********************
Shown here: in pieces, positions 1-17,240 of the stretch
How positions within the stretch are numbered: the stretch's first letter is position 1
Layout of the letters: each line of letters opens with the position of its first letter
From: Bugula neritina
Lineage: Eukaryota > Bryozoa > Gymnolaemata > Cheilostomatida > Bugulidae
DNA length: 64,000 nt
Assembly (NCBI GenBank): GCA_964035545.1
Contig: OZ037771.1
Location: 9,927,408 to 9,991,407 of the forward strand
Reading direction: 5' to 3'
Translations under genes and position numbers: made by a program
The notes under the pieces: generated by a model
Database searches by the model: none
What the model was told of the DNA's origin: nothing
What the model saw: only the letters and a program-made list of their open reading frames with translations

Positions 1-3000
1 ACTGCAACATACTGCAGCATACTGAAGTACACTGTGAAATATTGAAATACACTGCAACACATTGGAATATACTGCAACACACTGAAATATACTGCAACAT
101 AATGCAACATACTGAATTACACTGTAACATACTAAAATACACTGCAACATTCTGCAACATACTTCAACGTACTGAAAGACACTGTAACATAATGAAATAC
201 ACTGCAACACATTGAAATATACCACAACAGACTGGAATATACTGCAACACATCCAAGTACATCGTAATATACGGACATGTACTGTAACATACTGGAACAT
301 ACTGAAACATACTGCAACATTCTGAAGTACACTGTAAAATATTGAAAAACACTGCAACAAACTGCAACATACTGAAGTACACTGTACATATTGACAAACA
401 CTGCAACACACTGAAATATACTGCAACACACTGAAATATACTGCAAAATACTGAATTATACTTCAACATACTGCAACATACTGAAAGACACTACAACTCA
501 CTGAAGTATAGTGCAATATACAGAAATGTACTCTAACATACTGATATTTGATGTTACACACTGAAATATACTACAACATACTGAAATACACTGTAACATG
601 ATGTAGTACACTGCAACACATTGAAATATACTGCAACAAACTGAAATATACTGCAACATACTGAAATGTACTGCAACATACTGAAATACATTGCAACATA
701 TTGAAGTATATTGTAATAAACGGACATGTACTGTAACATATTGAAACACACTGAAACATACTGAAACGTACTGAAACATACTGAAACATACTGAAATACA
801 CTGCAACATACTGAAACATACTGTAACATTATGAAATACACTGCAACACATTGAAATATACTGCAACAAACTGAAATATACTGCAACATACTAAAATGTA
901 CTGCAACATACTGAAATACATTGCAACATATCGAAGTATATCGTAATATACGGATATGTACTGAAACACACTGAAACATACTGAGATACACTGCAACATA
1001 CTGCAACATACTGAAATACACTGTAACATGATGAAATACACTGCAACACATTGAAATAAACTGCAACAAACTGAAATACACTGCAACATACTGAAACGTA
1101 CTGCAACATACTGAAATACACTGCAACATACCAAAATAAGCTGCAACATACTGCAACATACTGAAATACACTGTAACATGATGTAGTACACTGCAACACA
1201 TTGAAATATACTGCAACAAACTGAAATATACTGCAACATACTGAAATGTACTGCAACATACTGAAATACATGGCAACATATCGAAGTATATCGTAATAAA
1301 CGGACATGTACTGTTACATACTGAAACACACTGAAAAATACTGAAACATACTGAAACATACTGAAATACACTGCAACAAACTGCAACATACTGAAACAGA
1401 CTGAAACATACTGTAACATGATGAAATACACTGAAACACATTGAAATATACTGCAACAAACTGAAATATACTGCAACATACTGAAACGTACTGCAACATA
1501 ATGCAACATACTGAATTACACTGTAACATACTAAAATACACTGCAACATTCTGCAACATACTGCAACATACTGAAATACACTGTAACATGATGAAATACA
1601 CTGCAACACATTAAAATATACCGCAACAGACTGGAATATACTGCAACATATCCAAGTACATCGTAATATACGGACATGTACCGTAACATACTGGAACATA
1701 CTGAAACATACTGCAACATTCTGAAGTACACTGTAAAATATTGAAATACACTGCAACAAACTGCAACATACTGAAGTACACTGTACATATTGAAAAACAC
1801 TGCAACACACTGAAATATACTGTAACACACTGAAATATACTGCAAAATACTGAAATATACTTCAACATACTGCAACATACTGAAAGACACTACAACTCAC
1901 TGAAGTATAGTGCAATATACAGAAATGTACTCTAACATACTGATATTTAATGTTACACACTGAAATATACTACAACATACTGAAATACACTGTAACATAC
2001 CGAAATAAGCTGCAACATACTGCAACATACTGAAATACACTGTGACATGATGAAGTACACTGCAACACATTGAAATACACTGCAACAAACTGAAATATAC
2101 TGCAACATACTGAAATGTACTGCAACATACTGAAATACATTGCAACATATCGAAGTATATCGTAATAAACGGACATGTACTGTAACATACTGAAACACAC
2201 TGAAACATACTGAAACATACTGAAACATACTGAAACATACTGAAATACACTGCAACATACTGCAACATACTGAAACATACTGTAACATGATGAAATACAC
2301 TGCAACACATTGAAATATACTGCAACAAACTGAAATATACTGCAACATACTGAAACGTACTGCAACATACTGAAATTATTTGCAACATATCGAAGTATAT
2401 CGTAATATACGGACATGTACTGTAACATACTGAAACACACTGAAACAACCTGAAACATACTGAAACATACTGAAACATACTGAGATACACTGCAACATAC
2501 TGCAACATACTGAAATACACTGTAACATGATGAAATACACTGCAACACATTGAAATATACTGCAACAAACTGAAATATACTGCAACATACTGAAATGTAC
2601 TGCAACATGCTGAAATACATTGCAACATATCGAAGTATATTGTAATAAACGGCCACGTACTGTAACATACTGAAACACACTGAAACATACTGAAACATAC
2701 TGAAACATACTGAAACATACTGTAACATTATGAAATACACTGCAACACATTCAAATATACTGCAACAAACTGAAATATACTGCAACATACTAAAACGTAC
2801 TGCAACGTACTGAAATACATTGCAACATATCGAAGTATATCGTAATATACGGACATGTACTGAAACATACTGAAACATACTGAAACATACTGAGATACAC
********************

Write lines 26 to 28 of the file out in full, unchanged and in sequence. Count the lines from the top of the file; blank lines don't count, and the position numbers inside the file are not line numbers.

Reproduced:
901 CTGCAACATACTGAAATACATTGCAACATATCGAAGTATATCGTAATATACGGATATGTACTGAAACACACTGAAACATACTGAGATACACTGCAACATA
1001 CTGCAACATACTGAAATACACTGTAACATGATGAAATACACTGCAACACATTGAAATAAACTGCAACAAACTGAAATACACTGCAACATACTGAAACGTA
1101 CTGCAACATACTGAAATACACTGCAACATACCAAAATAAGCTGCAACATACTGCAACATACTGAAATACACTGTAACATGATGTAGTACACTGCAACACA